Was RAND wrong?

No, not Ayn Rand, the RAND experiment on health care.  The RAND experiment randomly assigned people to different health plans and one of the big findings was that cost sharing reduced use of health care but had little effect on health outcomes.  My colleague, Robin Hanson, likes to use this as a club to argue that we should cut medical spending in half

Even randomized experiments have problems, however, and it turns out that there was a lot of attrition in the RAND experiment.  A Healthy Blog quotes from a new paper in the October 2007 issue of the Journal of Health Politics, Policy
and Law, by Dr. John Nyman of the University of Minnesota (alas not online).

Of the various responses to cost sharing that were observed in the
participants of the RAND HIE, by far the strongest and most dramatic was in the
relative number of RAND participants who voluntarily dropped out of the study
over the course of the experiment. Of the 1,294 adult participants who were
randomly assigned to the free plan, 5 participants (0.4 percent) left the
experiment voluntarily during the observation period, while of the 2,664 who
were assigned to any of the cost-sharing plans, 179 participants (6.7 percent)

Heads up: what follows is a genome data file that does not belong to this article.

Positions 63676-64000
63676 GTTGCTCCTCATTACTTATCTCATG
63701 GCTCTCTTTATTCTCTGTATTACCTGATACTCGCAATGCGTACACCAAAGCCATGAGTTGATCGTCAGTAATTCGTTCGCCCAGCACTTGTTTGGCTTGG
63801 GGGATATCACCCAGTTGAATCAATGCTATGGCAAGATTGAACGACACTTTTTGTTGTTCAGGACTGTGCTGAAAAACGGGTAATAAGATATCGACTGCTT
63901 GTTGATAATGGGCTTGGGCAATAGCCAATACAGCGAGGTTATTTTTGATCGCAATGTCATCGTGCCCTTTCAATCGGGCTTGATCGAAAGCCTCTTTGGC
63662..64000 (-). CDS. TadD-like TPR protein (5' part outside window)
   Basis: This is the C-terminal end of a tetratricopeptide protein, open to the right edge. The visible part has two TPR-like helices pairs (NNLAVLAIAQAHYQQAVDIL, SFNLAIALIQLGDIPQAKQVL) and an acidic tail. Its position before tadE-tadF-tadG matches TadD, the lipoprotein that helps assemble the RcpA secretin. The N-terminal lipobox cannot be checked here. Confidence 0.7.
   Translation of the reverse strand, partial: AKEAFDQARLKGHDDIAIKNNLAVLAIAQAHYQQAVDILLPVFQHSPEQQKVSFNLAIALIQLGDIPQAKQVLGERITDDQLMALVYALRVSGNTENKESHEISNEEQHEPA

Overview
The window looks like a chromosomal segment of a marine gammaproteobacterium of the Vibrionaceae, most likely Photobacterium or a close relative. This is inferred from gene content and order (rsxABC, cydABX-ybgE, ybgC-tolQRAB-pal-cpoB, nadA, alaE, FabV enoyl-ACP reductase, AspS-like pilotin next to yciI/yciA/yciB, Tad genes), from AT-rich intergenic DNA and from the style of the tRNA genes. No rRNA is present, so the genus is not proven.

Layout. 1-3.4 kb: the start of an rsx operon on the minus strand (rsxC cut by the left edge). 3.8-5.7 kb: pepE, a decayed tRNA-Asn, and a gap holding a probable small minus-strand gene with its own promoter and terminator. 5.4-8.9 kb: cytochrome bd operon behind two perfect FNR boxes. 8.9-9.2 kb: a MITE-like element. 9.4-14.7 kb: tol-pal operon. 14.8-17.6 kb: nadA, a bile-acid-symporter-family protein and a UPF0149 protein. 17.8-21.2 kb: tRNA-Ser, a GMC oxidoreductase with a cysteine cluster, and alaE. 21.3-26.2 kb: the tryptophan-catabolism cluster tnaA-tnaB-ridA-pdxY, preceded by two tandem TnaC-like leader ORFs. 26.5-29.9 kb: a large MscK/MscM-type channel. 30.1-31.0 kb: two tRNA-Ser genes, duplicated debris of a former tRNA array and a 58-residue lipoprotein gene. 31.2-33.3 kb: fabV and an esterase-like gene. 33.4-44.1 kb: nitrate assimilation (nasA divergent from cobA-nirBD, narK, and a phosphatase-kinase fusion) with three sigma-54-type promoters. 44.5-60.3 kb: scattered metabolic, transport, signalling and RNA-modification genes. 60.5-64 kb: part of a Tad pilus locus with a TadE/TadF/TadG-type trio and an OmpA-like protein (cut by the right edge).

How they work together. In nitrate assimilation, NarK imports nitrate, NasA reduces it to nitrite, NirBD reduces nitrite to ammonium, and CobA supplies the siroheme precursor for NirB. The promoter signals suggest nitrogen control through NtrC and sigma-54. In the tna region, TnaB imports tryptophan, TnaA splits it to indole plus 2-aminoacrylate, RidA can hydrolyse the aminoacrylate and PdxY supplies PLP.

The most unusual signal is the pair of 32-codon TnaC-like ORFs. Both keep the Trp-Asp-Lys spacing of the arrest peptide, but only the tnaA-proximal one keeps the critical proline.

voluntarily left the experiment. This represented a greater than sixteenfold
increase in the percentage of dropouts, a difference that was highly significant
and a magnitude of response that was nowhere else duplicated in the experiment.

What explains this? The explanation that makes the most sense is that the
dropouts were participants who had just been diagnosed with an illness that
would require a costly hospital procedure. … If they dropped out, their coverage
would automatically revert to their original insurance policies, which were
likely to cover major medical expenses (such as hospitalizations) with no
copayments … As a result of dropping out, these participants’ inpatient stays
(and associated health care spending) did not register in the experiment, and it
appeared as if participants in the cost-sharing group had a lower rate of
inpatient use. … the cost-sharing participants who remained exhibited a lower
rate of inpatient use than free FFS participants, not because they were
responding to the higher coinsurance rate by forgoing frivolous hospital care
but instead because they did not need as much hospital care, since many of those